TRENDS AND GENRES
The early desire to put Indian stories on screen led pioneers like Phalke to mine the rich tradition of Hindu religious and folk narratives to produce "mythologicals," films that dramatized the popular stories of gods and goddesses. (Eventually rare in Hindi cinema, the mythological would reemerge most prominently via massively popular television serials in the 1980s.) By the 1930s, mythologicals competed with "devotionals" like New Theatre's Meerabai (1933) and Prabhat's Sant Tukaram (1936), which recounted the inspiring stories of Hindu poet-saints. However, such distinctive religious genres were balanced by the regular production of dramas, comedies, and popular stunt films that translated Western serials and the films of Douglas Fairbanks into Indian locations and idioms. The Anglo-Indian star Fearless Nadia (1908–1996) dominated the stunt genre in films for Wadia Movietone like Hunterwali (1935) and Miss Frontier Mail (1936). "Historicals," set in the near or distant past, became an especially effective form to both affirm cultural traditions and introduce vast spectacles: historicals set in the Mughal period (1526–1858) like Shiraz (1928) or Humayun (1945), entranced audiences with their luxurious sets and ornate costumes.
However, following independence, most popular Hindi films would be broadly identified as "socials," set in the present and confronting the meaning of modern Indian identity and society. The roots of 1950s socials can be traced to successful 1930s films in which romantic love faces caste boundaries, as in Rai's Achhut Kanya ( Untouchable Girl , 1936), or class divisions, as in Devdas (1935), a film remade prominently in 1956 and again in 2002. By the 1950s, socials, poignant narratives about the crippling effects of cultural barriers in a society rebuilding itself, would parallel contemporaneous Hollywood melodramas dealing with the aftermath of war or the politics of race. Hindi films from this period regularly examined caste, feudalism, the dispossession of peasants, the trauma of urban migration, and alienating urban culture, all within a popular format driven by a star system and the promise of song sequences. These include Guru Dutt's Pyaasa ( Thirsty One , 1957) and Kaagaz Ke Phool ( Paper Flowers , 1959), Raj Kapoor's Awara ( Vagabond , 1951) and Shri 420 ( Mr. 420 , 1955), and Bimal Roy's Do Bigha Zameen ( Two Acres of Land , 1953) and Sujata (1959), to mention a few.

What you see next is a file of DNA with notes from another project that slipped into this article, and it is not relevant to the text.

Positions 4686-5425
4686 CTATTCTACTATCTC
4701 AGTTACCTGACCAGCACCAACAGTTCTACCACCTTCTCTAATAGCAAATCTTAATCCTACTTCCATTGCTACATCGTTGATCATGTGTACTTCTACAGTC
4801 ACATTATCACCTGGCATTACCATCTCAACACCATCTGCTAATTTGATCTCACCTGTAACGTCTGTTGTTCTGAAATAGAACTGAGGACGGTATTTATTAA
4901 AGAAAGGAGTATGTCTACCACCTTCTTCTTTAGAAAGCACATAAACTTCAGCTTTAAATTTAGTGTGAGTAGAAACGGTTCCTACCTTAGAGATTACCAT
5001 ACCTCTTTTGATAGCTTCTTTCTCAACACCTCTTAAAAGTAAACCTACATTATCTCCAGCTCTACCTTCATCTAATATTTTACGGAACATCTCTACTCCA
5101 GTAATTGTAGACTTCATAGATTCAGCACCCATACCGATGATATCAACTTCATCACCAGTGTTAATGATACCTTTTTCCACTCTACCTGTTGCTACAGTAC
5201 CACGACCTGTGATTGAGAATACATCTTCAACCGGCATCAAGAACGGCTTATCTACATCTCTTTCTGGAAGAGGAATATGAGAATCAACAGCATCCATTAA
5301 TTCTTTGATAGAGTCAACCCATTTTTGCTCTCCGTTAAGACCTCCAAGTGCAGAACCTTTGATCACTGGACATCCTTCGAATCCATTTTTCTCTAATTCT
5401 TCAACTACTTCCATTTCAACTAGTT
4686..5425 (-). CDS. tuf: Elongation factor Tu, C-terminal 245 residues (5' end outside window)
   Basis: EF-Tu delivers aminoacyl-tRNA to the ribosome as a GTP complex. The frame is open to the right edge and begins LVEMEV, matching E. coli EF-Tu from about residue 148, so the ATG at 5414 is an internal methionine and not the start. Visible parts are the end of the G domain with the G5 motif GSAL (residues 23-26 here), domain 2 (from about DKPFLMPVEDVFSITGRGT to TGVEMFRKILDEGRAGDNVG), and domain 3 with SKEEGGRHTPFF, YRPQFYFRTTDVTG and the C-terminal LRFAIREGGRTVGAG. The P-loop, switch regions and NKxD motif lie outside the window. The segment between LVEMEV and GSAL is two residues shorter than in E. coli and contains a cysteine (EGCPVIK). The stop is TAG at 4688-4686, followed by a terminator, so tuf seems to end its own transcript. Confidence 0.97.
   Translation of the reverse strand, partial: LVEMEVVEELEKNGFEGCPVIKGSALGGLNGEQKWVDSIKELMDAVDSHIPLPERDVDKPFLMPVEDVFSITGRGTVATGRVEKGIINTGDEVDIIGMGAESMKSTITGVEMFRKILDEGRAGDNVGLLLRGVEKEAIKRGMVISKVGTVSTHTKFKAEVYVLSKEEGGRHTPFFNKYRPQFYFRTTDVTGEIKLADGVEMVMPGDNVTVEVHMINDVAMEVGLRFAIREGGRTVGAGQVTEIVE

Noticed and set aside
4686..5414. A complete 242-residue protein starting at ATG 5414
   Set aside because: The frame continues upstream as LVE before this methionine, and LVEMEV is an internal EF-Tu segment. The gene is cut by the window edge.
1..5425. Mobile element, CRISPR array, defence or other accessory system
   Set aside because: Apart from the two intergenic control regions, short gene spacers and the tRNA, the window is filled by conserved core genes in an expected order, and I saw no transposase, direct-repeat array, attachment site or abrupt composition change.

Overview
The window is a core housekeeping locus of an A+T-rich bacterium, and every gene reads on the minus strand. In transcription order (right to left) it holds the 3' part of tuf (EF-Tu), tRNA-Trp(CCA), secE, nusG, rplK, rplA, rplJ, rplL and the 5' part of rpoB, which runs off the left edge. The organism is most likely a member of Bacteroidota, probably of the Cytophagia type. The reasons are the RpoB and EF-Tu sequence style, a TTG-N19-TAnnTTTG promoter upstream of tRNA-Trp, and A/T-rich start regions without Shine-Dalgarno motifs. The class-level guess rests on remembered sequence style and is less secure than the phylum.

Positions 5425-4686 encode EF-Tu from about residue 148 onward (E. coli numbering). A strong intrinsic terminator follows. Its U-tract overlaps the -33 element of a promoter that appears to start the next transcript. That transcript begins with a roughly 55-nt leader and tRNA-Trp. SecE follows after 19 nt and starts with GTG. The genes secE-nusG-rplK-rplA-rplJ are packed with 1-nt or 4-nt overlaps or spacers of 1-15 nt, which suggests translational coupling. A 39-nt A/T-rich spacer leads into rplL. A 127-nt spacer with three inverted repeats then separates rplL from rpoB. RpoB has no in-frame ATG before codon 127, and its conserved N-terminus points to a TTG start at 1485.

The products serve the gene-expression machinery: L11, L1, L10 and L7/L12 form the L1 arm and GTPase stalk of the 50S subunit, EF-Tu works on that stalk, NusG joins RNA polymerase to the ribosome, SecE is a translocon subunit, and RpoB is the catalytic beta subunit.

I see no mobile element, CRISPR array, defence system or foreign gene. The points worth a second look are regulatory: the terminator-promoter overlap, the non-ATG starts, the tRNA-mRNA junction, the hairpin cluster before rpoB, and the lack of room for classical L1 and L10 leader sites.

At the same time, socials maintained their function as entertainment, featuring songs, comic bits, and massively popular stars along with social messages. For instance, the production company Navketan specialized in urban thrillers, such as Taxi Driver (1955) and C.I.D. (1956), starring co-founder Dev Anand (b. 1923). A notable subgenre of "Muslim socials" explored the significance of India's most prominent minority identity, often relying on the romantic and poetic traditions of Urdu literature to elevate such narratives with stunning song and dance sequences in films like Mughal-e-Azam ( The Grand Emperor , K. Asif, 1960) or Mere Mehboob ( My Love , Rawail, 1963). However, despite this history of distinct genres, the popular Indian film eventually adhered to a formula, the masala film, which combined comedy, drama, romance, and action, along with a requisite number of song sequences, in a mix of "flavors" that critics have traced to ancient Sanskrit dramaturgy and aesthetics. For Western viewers, such films can seem fragmented and incoherent because of their shifts in tone and style; but for Indian viewers expecting a range of carefully coordinated attractions, the combination yields a satisfying whole, unlike Western films narrowly confined to a single mood. Typically running three hours and divided by an often cliff-hanging interval (intermission), the mainstream masala film allows for both repetitious formula and creative variation.